There is a great document called A Global Warming Primer produced by the National Center for Policy Analysis, which gives a graphic presentation about greenhouse gases, tracks temperatures back for 600 million years, and tracks CO2 concentrations in the atmosphere back 550 million years. This gives a perspective on the ability of the Earth to change its temperature readily without the help of man. It also shows that through most of these years, the amount of CO2 in the atmosphere and the average temperature of the Earth do not track one another! So, there are mechanisms to bring about large temperature changes which do not depend upon carbon dioxide concentrations. Through most of this period, the Earth's temperature and its CO2 concentrations in the atmosphere were much higher than they have been in the last 400,000 years.

However, in the last 400,000 years, there has been a correlation between the CO2 levels and the average temperature. But, we are not sure which serves as the cause and which is the effect. The CO2 concentrations and the temperature appear to have about a 120,000 year cycle in this time, which is about the same as that due to adding the glacial periods to the interglacial periods. Clearly, man was not causing these cycles. Presently, the CO2 levels are high compared to other times in this short 400,000 year period, but there is a time in each of the previous 4 cycles, when the CO2 concentrations were comparable or higher.

More recently, the CO2 concentration has steadily increased since about 1760, with a generally increasing rate since 1850. The temperature has mostly increased since then, but its curve does not have the shape of the CO2 curve. The CO2 increase has been rapid since 1950, but as we discussed above, the temperature was cooling from 1940 to 1975. There was certainly a failure to show correlation in that time frame.

Recently, it has become clear that increases in CO2 tend to bring on increases in water vapor and that this usually results in sufficient cloud cover that sufficiently more sunlight is reflected off into space to cause a cooling response to increased levels of CO2. This is still not a well-understood effect. Water vapor itself is a greenhouse gas and makes up 95% of all greenhouse gases in the atmosphere. But, when it forms clouds, they help to hold heat in at night while reflecting the heating rays of the sun in the daytime. The empirical evidence is that increasing water vapor seems generally to lead to a cooling effect. Part of this is due to the heat absorbed by a water molecule in becoming a vapor rather than liquid. The other part is the added reflectivity of the clouds.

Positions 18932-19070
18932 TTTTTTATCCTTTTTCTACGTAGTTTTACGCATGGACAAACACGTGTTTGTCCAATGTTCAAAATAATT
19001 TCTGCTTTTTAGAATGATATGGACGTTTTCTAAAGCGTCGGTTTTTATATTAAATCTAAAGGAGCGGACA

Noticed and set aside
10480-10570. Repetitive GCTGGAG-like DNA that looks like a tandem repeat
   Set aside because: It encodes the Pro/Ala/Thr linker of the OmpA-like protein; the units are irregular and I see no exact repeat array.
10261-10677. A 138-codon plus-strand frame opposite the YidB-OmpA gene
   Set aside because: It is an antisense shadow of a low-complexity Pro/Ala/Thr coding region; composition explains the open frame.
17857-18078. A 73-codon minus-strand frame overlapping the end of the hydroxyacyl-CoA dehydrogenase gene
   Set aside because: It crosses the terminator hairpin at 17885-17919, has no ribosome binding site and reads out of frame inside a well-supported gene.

A Global Warming Primer also gives a chart to show the Per Capita emission of CO2 by country. The U.S. is one of the highest per capital emitters, but Australia and Canada are not far behind. We are considerably higher than Germany, France, and the United Kingdom. I wonder what is the reason for this grouping. Perhaps it has to do with the density of the population, the expanse of the country, and the amount of farming done. Note that Australia and Canada, like the U. S., do considerable farming, they are big, expansive countries, and people are scattered over large distances. Well, just shoot us all for living where we do! Oh, and while we are at it, how about the rest of the world doing without the huge amounts of food that we produce and export. It costs a lot of energy to produce so much food. It is also interesting to look at the chart that shows how U. S. CO2 emission increases compare with those of the European Union in recent years. The E. U.s increases are much greater.

There are also charts showing sea level rise, the range of estimates for ice mass loss or growth in Greenland and Antarctica, the number of hurricanes by category of severity, and the number of weather-related deaths which seems to have peaked in the 1920s and 1930s when we had a previous high temperature spell, but have been much lower in the recent supposed period of increased temperature. There is a chart showing the U. S. land area affected by droughts since 1895, showing peaks in the 1930s, the late 1950s, and then again in early 1990s. The late 1950s were a cooling period, so there is no correlation here with rising temperatures. There is also a chart showing the benefits of increased CO2 levels for plants, especially those with suboptimal water. Then there are charts showing how little effect the Kyoto Protocol will have on temperature change, malaria, hunger, and coastal flooding.

The perspective given by all of these facts should make us hesitant to accept the claim that man is causing global warming by emitting CO2, without clear and certain evidence that this is the case. A few half-baked computer models which cannot predict the temperatures of the past should not be trusted to predict those of the future and to dictate policy with respect to reductions in our individual rights. If you want to reduce my rights, you had better have a very strong, rational argument for doing so. Do not attempt this with the flimsy arguments of the anti-man Global Warming alarmists.